Mago, impacting children in slums through literacy

Somewhere in Nsambya, a Kampala suburb, is a community filled with chatter and banter. The smiles on the children’s faces are undeniable and their energy is infectious. No, it is not kwepena or a football game; these are groups of children in an open air classroom.

The children are divided into classrooms under the tutelage of literacy advocates. The journey started in March 2020 with the onset of the first Ugandan Covid-19 lockdown.

Previously, Hafsa Mago, an educationist, wrote children’s books in the African context with a focus on sharing relatable content such as boda-bodas, and women carrying things. “I also engaged in building libraries in communities to allow children the opportunity to read often. It also allowed for the training of parents on the benefits of early literacy.”

The first library set up was in Mpigi District. “At the time of building it, there were also high defilement rates and the library worked as an awareness centre as well. The other is in Fort Portal; deep in the craters and this one is aimed at encouraging reading and bringing the communities together. There are also libraries in in Gayaza and Wakiso.” These are self-sustaining with models and income-generating activities to keep them running.

With the love for early literacy, Mago believes in the power of training a child to read and write from a young age. Therefore, when lockdown made it impossible for her to move among communities, she resorted to door-to-door activities (read and write book clinics).

“We started the programme to teach the children because in these communities, education interventions are unheard of as homesteads do not have TV sets to watch the teachings or internet to follow any online teachings. We started with two children but have since grown to have at least five communities in different areas. Nsambya is one of them and it has two communities with 60 and 80 children. Sometimes, we do door-to-door deliveries of study materials.”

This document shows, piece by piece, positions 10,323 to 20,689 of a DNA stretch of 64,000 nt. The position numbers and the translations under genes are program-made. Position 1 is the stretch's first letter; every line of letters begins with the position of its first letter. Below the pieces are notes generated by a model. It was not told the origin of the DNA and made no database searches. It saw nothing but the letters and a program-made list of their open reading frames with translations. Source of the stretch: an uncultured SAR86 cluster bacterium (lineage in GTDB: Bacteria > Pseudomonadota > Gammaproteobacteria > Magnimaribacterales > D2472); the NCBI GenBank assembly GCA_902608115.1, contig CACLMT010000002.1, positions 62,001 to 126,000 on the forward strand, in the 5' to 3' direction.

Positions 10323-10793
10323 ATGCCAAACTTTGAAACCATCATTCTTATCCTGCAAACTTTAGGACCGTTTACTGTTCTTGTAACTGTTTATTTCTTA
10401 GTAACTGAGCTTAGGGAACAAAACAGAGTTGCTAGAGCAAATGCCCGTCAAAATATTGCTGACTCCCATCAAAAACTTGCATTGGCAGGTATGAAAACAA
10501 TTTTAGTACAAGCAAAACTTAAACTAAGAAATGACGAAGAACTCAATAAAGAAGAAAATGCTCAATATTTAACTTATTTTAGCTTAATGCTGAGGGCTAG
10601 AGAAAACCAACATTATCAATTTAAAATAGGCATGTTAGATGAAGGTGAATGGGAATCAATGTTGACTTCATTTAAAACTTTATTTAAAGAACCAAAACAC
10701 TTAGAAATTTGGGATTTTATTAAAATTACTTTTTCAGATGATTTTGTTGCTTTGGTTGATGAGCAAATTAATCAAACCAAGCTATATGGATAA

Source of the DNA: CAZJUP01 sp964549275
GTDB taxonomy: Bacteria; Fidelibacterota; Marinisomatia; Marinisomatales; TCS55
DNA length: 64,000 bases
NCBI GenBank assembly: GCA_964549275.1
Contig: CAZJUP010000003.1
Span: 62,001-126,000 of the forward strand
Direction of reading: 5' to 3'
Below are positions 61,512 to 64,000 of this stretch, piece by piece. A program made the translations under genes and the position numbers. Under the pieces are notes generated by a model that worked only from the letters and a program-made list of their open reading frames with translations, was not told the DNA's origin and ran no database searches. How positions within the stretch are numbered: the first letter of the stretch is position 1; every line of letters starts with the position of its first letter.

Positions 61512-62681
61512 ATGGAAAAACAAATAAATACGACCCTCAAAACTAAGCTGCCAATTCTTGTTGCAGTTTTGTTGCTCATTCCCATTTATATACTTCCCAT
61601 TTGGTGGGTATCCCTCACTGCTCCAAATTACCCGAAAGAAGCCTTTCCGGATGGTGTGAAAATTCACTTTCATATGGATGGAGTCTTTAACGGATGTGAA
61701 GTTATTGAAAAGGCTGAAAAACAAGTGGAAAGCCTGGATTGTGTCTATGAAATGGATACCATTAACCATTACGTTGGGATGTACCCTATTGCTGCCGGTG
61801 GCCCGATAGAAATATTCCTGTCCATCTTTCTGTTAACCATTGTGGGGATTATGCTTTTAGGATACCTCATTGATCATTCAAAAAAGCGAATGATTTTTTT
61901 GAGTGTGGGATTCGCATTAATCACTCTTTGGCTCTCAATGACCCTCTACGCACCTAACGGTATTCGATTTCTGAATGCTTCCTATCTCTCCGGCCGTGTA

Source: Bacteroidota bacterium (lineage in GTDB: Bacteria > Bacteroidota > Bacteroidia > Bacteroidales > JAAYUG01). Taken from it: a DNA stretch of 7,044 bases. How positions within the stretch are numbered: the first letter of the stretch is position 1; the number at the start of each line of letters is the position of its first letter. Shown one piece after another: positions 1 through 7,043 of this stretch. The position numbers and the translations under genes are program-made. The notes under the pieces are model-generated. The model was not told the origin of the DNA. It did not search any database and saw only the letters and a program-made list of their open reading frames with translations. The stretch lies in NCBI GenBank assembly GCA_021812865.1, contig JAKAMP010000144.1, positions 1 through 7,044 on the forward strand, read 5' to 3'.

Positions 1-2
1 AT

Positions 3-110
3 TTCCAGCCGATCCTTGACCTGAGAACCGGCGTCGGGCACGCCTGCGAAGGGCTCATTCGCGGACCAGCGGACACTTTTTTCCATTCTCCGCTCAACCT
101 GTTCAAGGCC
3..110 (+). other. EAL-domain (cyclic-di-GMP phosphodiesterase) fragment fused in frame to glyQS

However, doing this alone was becoming tedious, forcing Mago to engage other people. One such person is Hellen Mutesi. “I am required to lead and train the champions that teach in the different communities. The desire to be part of this cause is drawn from the fact that I believe that education is instrumental in life. Creating an impact on the children drives me, more so those in the slums because many do not have access to education.”

While the book drive is concentrating on the two nearby communities; Nsambya and Nabweru, there are several others such as Mpigi, and Jinja. The far-to-reach communities are monitored through the footages they send of their daily activities. In Nsambya, learning takes place on Monday, Wednesday and Friday.

“Our classes span from Nursery to Primary Six and our focus is English, Mathematics and spellings. This is because we believe that these will enable them to remain active despite school closure,” Mutesi shares.

With an increased number of children and communities, funding became a problem yet packing up was not an option. Therefore, Mago introduced a tourism activity- books and beats in the ghetto, a fun experience where a group of 10 people book as tourists on the Tubayo App.

“The tour comprises of us taking you to the learning communities and we use the money to buy learning materials for the children. On top of that, we buy food items because most of them come from families where they only eat once a day or once every other day. As such, one of the motivators for the children is the meal they get every day. As a tourist, one gets to learn about the ghetto, and also enjoy performances by the children. You will also get a feel of the community when you interact with the locals who have a lot to share, say pan-roasting unshelled groundnuts. That way, rather than beg for money, we hit two birds with one stone,” Mago intimates.

Future plans

The response has been amazing because they have had to be in one community or another almost every weekend. So far, many people have booked the tour as a birthday celebration and they spend three hours in the community of their choice.

Even when the schools open, Mago says they intend to keep the drive running. This is because, sadly, many of these children will not return to school since their parents lost jobs as a result of school closure and other factors. Some had not yet started school.

The book drive also makes room for sponsors to enhance a child’s education and Mago advises that they take on the whole education package for a minimum of three years for it to make impact. “Our reasoning is that within the three years, the parents would have been able to save some money to continue with the education. Additionally, taking on the whole education package means the child will not have any disturbances accruing from being sent home owing to one missing item or another. At the moment, we are in partnership with schools that are not far from the children, in every community and whose fees structure is not high. Currently, our focus is on government aided schools.”

At the end of every month, there are assessment to evaluate the children and a graduation ceremony is held to reward children that have excelled in spelling and writing.